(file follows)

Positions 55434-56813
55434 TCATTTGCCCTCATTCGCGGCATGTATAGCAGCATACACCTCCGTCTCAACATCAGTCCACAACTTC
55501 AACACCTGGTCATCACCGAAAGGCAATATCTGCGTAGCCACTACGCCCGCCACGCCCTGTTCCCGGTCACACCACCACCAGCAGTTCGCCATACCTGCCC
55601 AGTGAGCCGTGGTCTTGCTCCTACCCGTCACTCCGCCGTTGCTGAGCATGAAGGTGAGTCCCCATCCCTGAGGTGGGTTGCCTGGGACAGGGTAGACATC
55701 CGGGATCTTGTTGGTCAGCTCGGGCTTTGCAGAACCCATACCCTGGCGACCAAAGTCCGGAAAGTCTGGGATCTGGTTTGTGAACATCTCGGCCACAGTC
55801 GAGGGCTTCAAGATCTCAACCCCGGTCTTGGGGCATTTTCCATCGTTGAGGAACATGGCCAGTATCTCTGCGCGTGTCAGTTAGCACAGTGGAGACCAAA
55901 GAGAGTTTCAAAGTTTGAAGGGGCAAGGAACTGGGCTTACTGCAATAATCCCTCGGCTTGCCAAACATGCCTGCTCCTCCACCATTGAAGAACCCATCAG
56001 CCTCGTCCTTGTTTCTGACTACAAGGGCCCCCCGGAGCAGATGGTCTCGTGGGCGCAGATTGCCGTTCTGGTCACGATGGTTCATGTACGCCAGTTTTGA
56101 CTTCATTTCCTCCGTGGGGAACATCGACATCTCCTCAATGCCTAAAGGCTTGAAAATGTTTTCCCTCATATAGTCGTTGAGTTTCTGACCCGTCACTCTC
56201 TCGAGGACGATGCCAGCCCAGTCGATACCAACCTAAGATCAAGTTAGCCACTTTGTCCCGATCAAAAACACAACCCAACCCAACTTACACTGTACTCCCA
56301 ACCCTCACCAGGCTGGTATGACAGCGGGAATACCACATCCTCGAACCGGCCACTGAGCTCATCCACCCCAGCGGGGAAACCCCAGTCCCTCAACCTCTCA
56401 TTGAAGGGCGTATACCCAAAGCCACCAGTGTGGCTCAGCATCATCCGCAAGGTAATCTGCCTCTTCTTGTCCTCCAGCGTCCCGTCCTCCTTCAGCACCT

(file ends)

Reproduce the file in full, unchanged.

Positions 55434-56813
55434 TCATTTGCCCTCATTCGCGGCATGTATAGCAGCATACACCTCCGTCTCAACATCAGTCCACAACTTC
55501 AACACCTGGTCATCACCGAAAGGCAATATCTGCGTAGCCACTACGCCCGCCACGCCCTGTTCCCGGTCACACCACCACCAGCAGTTCGCCATACCTGCCC
55601 AGTGAGCCGTGGTCTTGCTCCTACCCGTCACTCCGCCGTTGCTGAGCATGAAGGTGAGTCCCCATCCCTGAGGTGGGTTGCCTGGGACAGGGTAGACATC
55701 CGGGATCTTGTTGGTCAGCTCGGGCTTTGCAGAACCCATACCCTGGCGACCAAAGTCCGGAAAGTCTGGGATCTGGTTTGTGAACATCTCGGCCACAGTC
55801 GAGGGCTTCAAGATCTCAACCCCGGTCTTGGGGCATTTTCCATCGTTGAGGAACATGGCCAGTATCTCTGCGCGTGTCAGTTAGCACAGTGGAGACCAAA
55901 GAGAGTTTCAAAGTTTGAAGGGGCAAGGAACTGGGCTTACTGCAATAATCCCTCGGCTTGCCAAACATGCCTGCTCCTCCACCATTGAAGAACCCATCAG
56001 CCTCGTCCTTGTTTCTGACTACAAGGGCCCCCCGGAGCAGATGGTCTCGTGGGCGCAGATTGCCGTTCTGGTCACGATGGTTCATGTACGCCAGTTTTGA
56101 CTTCATTTCCTCCGTGGGGAACATCGACATCTCCTCAATGCCTAAAGGCTTGAAAATGTTTTCCCTCATATAGTCGTTGAGTTTCTGACCCGTCACTCTC
56201 TCGAGGACGATGCCAGCCCAGTCGATACCAACCTAAGATCAAGTTAGCCACTTTGTCCCGATCAAAAACACAACCCAACCCAACTTACACTGTACTCCCA
56301 ACCCTCACCAGGCTGGTATGACAGCGGGAATACCACATCCTCGAACCGGCCACTGAGCTCATCCACCCCAGCGGGGAAACCCCAGTCCCTCAACCTCTCA
56401 TTGAAGGGCGTATACCCAAAGCCACCAGTGTGGCTCAGCATCATCCGCAAGGTAATCTGCCTCTTCTTGTCCTCCAGCGTCCCGTCCTCCTTCAGCACCT